Corporate Finance Case Study

2454 Words10 Pages
Corporate Finance (ICM251): Assessed Essay (a) What are the agency costs of debt and outside equity as described in Jensen and Meckling (1976) and are they important in corporate finance? According to Jensen and Meckling (1976), the specification of individual rights defines how costs and rewards will be allocated in any organisation. The contracts between the owners (the principals) and managers (the agent) of the firm will also define who is responsible for each specific costs and rewards. In the assumption that both parties, the principal and the agent, are utility maximizers’, here is a possibilities that they have divergent interests and conflicts of interest will arise as the principal wish for the agent to run the company in a way…show more content…
Corporate finance is all about management sources of fund which are separated into two, debt and outside equity. When the firm is solely funded by equity, high cost of capital, or by debt, financial distress or bankruptcy cost, the firm will not reach the optimal capital structure. The combination of debt and equity, trade-off capital structure, should be used and the matter of agency costs must be reduced to maximise value of the firm. The trade-off between tax benefit and bankruptcy cost has already been discussed as if the firm’s debt usage becomes high enough, the marginal increase in the tax shield will be less than the marginal increase in the bankruptcy cost. Agency costs consist of monitoring costs to observe the firm 's executives by shareholders, management 's bonding costs to assure owners that their best interests maximisation value of the firm, and residual losses that result even when sufficient monitoring and bonding exists. Adding additional debt reduces agency costs to equity holders because the manager can buy out outside equity using debt financing as the leverage effectively shifts some agency costs to…show more content…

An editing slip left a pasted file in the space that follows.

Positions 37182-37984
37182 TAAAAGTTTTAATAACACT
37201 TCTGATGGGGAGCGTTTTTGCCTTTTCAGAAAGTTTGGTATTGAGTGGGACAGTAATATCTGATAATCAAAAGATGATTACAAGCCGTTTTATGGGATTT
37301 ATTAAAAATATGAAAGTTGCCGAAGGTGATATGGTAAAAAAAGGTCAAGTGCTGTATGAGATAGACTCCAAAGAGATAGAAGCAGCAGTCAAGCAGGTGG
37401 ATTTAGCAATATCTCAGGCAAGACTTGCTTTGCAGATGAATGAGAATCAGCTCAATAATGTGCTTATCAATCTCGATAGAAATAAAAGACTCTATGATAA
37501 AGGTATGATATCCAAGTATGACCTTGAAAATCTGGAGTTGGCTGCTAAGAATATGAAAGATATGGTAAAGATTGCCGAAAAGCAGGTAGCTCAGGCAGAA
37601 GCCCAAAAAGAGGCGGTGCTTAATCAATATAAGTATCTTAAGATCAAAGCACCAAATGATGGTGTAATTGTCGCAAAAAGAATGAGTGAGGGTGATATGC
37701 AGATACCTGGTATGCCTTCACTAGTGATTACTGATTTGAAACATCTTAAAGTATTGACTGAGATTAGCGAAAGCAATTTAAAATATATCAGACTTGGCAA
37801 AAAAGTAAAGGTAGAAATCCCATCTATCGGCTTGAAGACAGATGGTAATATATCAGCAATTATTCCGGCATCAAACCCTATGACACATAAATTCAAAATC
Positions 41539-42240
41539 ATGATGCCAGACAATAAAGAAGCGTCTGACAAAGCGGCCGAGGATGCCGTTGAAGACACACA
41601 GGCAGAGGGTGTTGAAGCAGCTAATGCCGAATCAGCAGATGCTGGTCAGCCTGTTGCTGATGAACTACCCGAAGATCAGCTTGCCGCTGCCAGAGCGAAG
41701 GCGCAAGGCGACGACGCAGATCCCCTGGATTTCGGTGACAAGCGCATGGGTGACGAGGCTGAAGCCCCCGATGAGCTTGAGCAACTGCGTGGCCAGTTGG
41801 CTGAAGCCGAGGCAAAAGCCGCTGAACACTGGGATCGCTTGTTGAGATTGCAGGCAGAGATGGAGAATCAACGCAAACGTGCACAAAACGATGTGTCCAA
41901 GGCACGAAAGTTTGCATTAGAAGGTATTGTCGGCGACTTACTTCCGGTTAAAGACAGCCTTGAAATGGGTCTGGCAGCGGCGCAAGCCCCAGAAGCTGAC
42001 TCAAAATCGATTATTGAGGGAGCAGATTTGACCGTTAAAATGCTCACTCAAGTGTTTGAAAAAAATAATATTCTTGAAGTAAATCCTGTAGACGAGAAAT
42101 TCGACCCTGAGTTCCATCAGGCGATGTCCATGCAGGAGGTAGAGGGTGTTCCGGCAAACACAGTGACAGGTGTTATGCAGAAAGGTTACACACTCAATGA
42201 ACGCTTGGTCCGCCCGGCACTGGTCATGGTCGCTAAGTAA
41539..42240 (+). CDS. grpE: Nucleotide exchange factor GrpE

The first one is on the percentage of non-executive directors (NXRATIO). There are many studies that support the use of non-executive directors as they are more likely to act on behalf of shareholders. As a consequence, the greater the percentage of non-executive directors on the board, the lower Agency costs, as the first hypothesis. Secondly, duality (DUALITY) is unenviable as it gives one person a potential ability to disrupt the decision-making process of the firm, hence the separation of CEO and chairman should reduce agency costs. Thirdly, the setting up of board subcommittees. There are several board subcommittees, but only nomination committee, which contains non-executive director(s), will be focused on. As mentioned previously, a non-executive director should acts on behave of shareholders, the presence of a nomination committee (NOMCOM) and the presence of an executive director on the nomination committee (NOMXD) should reduce agency costs. The length of the CEO tenure (CEOTENURE) is considered as the longer term he/she is in the office the more power will be, agency costs are escalated as a result. The last hypothesis is the higher the number of additional directorships held by the CEO (BUSYCEO), the lower agency costs because of the higher reputation and the positive impact on firm performance. McKnight and Weir (2009) do not construct hypotheses only on board characteristics,

More about Corporate Finance Case Study

Open Document